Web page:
Mea culpa AGAIN: I somehow managed to miss two weeks of updates AGAIN, which means I owe y’all THREE NA09 chapters and AT LEAST three videos. I’m trying to queue them all up now: NA09 posts Monday, Wednesday, and Friday, and multi-video posts Tuesday and Thursday.
It’s October 31, 1998. Monica still tops the charts, with Barenaked Ladies and Dru Hill feat. Redman just below. The top movie is John Carpenter’s Vampires. In the news, Hurricane Mitch makes landfall in Central America, killing 11,000.
In Gotham, we have “Judgment Day,” which (as is lately so often the case) largely retreads ground already covered by past episodes, most notably “Lock-Up” and… well, really, just about any episode with Two-Face in it, so let’s go with “Two-Face.”
As I discussed with “Lock-Up” and it’s titular villain, there are two ways of looking at punishment in the context of justice. The first is as a kind of moral causality: people do bad things, so they deserve to have bad things happen to them, and the state acts to do just that. This corresponds broadly to the retributive theory of criminal justice, and as the name implies, is basically the state taking on the function of vengeance in place of individual citizens doing so. The second approach is that the role of punishment is to reduce crime: we don’t want people to do bad things, so when they do, the state punishes them both so that they won’t want to do it again, and so that others will think twice about doing bad things.
Setting aside any issues with the determination of “bad things,” whether a state is a legitimate entity with a right to punish citizens, and decisions of when, how, and whom to punish, each of these theories has a fundamental problem at its core. In the case of retribution, the problem is fairly obvious: all it does it is multiply suffering without doing anything to make things better. In the case of reducing crime, the problem is less immediately obvious but just as straightforward: it doesn’t work.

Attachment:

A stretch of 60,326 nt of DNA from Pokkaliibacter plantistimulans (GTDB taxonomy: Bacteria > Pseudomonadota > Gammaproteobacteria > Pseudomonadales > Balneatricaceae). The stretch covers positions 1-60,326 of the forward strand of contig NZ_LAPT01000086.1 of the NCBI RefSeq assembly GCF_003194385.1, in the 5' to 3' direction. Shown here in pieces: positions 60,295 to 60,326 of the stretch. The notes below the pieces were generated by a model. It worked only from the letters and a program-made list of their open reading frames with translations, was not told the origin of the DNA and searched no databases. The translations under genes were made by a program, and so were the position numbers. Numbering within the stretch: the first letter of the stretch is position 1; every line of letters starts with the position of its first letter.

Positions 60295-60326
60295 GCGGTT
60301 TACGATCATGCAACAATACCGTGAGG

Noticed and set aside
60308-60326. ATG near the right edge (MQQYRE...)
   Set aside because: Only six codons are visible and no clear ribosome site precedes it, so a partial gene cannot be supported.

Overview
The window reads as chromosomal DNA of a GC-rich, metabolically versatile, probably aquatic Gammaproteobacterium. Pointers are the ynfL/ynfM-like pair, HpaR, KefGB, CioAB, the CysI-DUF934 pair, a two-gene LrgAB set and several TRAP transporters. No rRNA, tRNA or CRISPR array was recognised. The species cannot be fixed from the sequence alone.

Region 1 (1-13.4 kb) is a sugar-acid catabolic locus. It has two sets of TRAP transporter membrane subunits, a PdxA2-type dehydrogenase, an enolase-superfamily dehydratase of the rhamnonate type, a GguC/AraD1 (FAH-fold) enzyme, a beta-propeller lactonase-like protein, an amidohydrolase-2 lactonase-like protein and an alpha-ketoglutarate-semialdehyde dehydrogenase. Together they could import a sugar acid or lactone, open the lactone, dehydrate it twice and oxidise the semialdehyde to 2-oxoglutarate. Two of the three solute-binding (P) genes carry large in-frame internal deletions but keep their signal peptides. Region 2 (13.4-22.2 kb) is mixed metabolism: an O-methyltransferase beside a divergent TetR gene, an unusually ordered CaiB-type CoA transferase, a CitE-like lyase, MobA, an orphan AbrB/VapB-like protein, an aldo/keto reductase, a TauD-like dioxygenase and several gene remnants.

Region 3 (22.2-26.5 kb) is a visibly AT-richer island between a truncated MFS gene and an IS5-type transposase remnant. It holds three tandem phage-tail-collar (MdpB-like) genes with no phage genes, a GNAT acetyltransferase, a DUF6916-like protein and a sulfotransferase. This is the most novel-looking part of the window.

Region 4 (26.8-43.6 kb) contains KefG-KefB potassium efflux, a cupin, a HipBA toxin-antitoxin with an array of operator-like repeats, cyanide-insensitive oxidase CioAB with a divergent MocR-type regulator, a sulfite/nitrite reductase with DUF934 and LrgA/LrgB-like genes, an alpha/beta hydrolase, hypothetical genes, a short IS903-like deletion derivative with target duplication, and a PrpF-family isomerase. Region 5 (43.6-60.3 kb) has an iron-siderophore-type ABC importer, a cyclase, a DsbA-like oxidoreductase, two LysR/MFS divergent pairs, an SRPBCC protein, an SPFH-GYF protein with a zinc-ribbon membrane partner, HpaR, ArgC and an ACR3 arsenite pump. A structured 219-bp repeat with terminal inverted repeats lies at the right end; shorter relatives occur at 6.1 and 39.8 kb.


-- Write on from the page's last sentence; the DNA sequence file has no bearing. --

In psychological terms, the goal of reducing crime is an attempt at behavior modification, which sounds Orwellian but is actually just psychologist for “teaching.” And the educational applications of punishment are, to say the least, quite limited–which is why we generally minimize its use in schools! What a century of research into the topic shows is that punishment only works as an effective means of behavior modification under a strict set of criteria, namely: the goal is to stop an undesired behavior, not replace it with a desired behavior; the punishment is clearly associated with the undesired behavior by occurring extremely close to it in time, ideally as a direct, immediate, and automatic consequence; and the punishment is ceased immediately upon cessation of the undesired behavior.
The kind of behavior modification we’re talking about when it comes to criminal justice meets none of these criteria. Quite simply, punishing criminals serves no purpose except cruelty for the sake of cruelty. It is vengeance, nothing more, rooted in hatred and dehumanization. This is why, for example, prisoners are frequently denied access to educational opportunities, which are shown to reduce recidivism–criminals, as I’ve discussed at length elsewhere, are one of our most hated Others, and our society revels in brutalizing and enslaving them. (It is also not an accident that the prison population is disproportionately made up of the descendants of the last Other we brutalized and enslaved.)